View Full Version : Anyone ever used this as a storyline?

2013-06-16, 12:01 PM
"Professional dungeon cleaners, no maze too big, no crypt too small!" Basically, your party are a work crew working for the cleaner guild. Its a sad fact of life that empty areas seem to breed monsters, and to keep them from flooding the countryside, the Cleaners Guild has take it upon themselves to cull the various areas. Everything from run down castles in the woods, to vast underground catacombs, to a graveyard full of relatively small crypts. The way the party decides where to go is they check the bulletin board for various "jobs" available, clearly marked by danger level in some way that makes sense IC.

Its more of a sandbox setup than most, as there doesnt have to be an overarching storyline to follow other than doing your job, but you have to admit, that sounds like an interesting career path. You can use this as an interesting set of choosing your dungeon grind, depending on what you want to fight, (the board constantly changes as time passes) and you get to keep what you loot. And you very easily COULD create a storyline for it. Rival guild putting up false combat ratings to try and eliminate the competition, a sudden upsurge in monster population in the dungeons in a certain area creating a mystery to solve, things like that.

2013-06-16, 02:58 PM
I guess they'd be nicknamed something like "Cavebusters" for their specialty in dungeon work.

The main questgiver could easily fit into the "da Chief (http://tvtropes.org/pmwiki/pmwiki.php/Main/DaChief)" archetype, scolding the PCs for their shenanigans... but usually keeping them on the force if they're successful.

The company dealing with logistics like finding clients means the players can focus on dungeon-crawling, if that's what they're really interested in. The nature of their work means they can be easily swapped to different environments, enemy types, new restrictions and difficulties, etc, without needing to alter the overarching plot much.

EDIT: Now that I think of it, just getting to the quest location can present a challenge in itself, whether the party needs to traverse dangerous cliffs, jungles, seas, mountains, tundra, deserts, cities, or even dungeons just to get there.

2013-06-16, 03:04 PM
Honestly, this sounds like the game mechanics of the Pokémon Mystery Dungeon games. Not that it's bad, mind you. You can still have interesting stories with that.

Personally, I probably wouldn't enjoy it too much, as I enjoy roleplaying more than dungeon crawls, but that's personal preference.

Jay R
2013-06-16, 06:06 PM
From 1989 to 1991, Marvel comics published a comic called "Damage Control", about the clean-up crew in New York City who handled the messes left after super-hero battles (and wound up facing many of the bad guys themselves because of it).

2013-06-16, 07:13 PM
Never used that hook before. Not too bad an idea.
I did one have a king stage a dungeon. His son wanted t do a dungeon crawl for the prestige so the PCs were hired to be his body guards in a fabricated dungeon full of "almost" dangerous traps and "near" challenging monsters. It was quite hilarious and focused a lot of the Role Playing of the party trying to give this prince a decent time on his crawl.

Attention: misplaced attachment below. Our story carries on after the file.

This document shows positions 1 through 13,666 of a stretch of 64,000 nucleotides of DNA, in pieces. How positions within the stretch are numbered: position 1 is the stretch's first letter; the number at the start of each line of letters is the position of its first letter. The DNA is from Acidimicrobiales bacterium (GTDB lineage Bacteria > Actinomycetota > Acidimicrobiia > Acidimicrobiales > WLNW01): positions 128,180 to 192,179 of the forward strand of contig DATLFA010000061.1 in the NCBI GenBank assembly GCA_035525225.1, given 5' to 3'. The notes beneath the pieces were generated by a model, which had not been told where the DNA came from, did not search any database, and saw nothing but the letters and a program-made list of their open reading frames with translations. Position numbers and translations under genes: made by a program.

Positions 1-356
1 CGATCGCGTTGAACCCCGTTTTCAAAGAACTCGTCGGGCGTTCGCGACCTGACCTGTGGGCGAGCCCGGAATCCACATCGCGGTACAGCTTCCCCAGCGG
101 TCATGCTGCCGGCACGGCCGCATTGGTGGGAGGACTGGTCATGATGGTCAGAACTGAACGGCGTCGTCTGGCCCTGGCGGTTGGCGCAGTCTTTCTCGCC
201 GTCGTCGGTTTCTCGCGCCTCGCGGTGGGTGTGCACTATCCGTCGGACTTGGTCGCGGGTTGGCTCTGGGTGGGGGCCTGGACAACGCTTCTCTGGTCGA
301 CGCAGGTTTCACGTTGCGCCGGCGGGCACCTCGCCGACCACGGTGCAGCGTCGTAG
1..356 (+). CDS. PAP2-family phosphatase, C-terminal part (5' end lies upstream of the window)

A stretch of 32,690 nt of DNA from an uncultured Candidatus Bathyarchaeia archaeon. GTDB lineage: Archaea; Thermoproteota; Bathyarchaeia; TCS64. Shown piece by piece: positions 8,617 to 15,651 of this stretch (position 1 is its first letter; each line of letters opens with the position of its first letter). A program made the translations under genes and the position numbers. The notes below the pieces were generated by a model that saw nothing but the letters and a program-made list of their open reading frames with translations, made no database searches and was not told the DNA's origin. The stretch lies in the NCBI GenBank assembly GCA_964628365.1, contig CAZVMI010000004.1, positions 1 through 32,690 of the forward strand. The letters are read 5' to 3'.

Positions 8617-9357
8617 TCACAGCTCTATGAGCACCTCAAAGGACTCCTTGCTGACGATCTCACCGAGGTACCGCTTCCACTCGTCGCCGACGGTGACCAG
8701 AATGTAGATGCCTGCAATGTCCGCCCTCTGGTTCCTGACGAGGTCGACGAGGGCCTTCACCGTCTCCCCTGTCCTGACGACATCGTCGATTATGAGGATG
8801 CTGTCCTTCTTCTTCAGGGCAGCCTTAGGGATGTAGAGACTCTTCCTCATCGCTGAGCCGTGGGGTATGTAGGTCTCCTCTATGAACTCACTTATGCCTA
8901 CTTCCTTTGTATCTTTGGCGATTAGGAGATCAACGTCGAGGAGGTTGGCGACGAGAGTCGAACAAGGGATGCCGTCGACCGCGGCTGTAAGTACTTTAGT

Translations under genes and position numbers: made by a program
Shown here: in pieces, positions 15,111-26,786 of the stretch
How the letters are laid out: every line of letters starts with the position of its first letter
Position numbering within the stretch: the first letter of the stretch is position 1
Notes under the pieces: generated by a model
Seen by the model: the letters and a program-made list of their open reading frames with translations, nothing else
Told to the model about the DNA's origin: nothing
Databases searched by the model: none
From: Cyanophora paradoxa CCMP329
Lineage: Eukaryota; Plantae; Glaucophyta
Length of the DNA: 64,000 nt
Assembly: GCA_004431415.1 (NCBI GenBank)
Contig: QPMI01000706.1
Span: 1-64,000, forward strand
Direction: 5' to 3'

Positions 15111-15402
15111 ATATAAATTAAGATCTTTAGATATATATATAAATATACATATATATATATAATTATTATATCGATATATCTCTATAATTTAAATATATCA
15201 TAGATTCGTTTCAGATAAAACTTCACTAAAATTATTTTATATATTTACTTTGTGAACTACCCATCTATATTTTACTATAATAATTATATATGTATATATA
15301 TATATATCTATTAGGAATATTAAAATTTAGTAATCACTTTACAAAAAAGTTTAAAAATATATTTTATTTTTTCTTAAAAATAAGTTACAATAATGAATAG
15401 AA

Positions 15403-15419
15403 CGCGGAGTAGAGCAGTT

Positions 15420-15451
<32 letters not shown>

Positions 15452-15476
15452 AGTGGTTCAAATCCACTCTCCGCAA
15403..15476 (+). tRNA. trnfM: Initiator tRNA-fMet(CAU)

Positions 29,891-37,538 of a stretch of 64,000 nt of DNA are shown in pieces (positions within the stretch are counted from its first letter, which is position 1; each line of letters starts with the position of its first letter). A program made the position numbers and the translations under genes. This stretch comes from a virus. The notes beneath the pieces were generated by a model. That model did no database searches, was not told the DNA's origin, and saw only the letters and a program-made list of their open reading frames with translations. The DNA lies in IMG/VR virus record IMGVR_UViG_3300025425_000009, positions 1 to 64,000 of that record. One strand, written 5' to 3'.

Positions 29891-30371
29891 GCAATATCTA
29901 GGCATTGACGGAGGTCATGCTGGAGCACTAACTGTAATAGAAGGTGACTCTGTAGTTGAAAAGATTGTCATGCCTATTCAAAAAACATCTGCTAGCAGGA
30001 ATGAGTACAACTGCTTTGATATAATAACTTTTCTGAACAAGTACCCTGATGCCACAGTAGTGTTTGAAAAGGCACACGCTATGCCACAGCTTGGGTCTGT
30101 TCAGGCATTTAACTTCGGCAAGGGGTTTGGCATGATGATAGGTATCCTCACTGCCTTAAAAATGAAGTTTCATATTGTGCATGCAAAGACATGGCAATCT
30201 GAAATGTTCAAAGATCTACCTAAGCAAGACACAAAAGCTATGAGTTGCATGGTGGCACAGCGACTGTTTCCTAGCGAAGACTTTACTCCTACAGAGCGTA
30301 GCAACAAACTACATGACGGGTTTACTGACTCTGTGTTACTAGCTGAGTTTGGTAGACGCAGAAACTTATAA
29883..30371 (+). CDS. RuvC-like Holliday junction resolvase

2013-06-17, 12:31 AM
It reminds me sort of the Pathfinder Society, except more of a business than a guild. I like it. Do you mind if me and a friend use the idea?

2013-06-17, 12:38 AM
It's basically a formalized idea of your classic old-school D&D campaign. There's a wilderness map (hexes!) littered with dungeons and other adventure locations, and probably a table of rumors to roll on and follow up on into adventure.

I think the "organization" of it goes a bit further than I like, but that's a matter of taste; after all, I like adventuring companies with charters (like pirate ship crews of the Golden Age of Piracy had) that you sign.

Really, my Undermountain campaign structure comes pretty close: companies of adventurers hang around the taverns of Waterdeep, and once they blow their loot, they start listening for rumors for the next big score, either in Undermountain or out in the wilderness of the Savage North.

And getting to the adventure location absolutely should be a challenge: after all, even in OD&D, adventuring was half dungeon, half wilderness. Hexcrawls is where it's at.

2013-06-17, 02:34 AM
I ran an episodic E6 campaign where all the Pcs worked for "MacGuffin's Recovery Service. They got jobs from the (retired) Captain Dugan MacGuffin. Yeah, it was pretty over the top but it worked great.

2013-06-17, 06:12 AM
It reminds me sort of the Pathfinder Society, except more of a business than a guild. I like it. Do you mind if me and a friend use the idea?

Go for it. It was a basic idea that just hit me as an interesting one. Basically, whatever kingdom it gets set in decides that sitting back and hoping a team of murder hobos adventurers will wander through and take on a mission to clear out the local monster breeding areas is risky and unreliable, so they permanently hire on a few teams of various sorts and kind of setup a bounty hunter program for them. "Go clear out "x" castle ruins. All intel points towards a wannabe bandit lord and his men in residence, rumors of the lord having a couple ogres under his control as bodyguards are unconfirmed" As time passes it becomes a formalized guild like any other and your team is either already an employee of the guild, or looking to join.

The way I see it, it could easily be either sandboxy or a campaign. Only difference is discovering some sort of overarching threat on one of the dungeon clears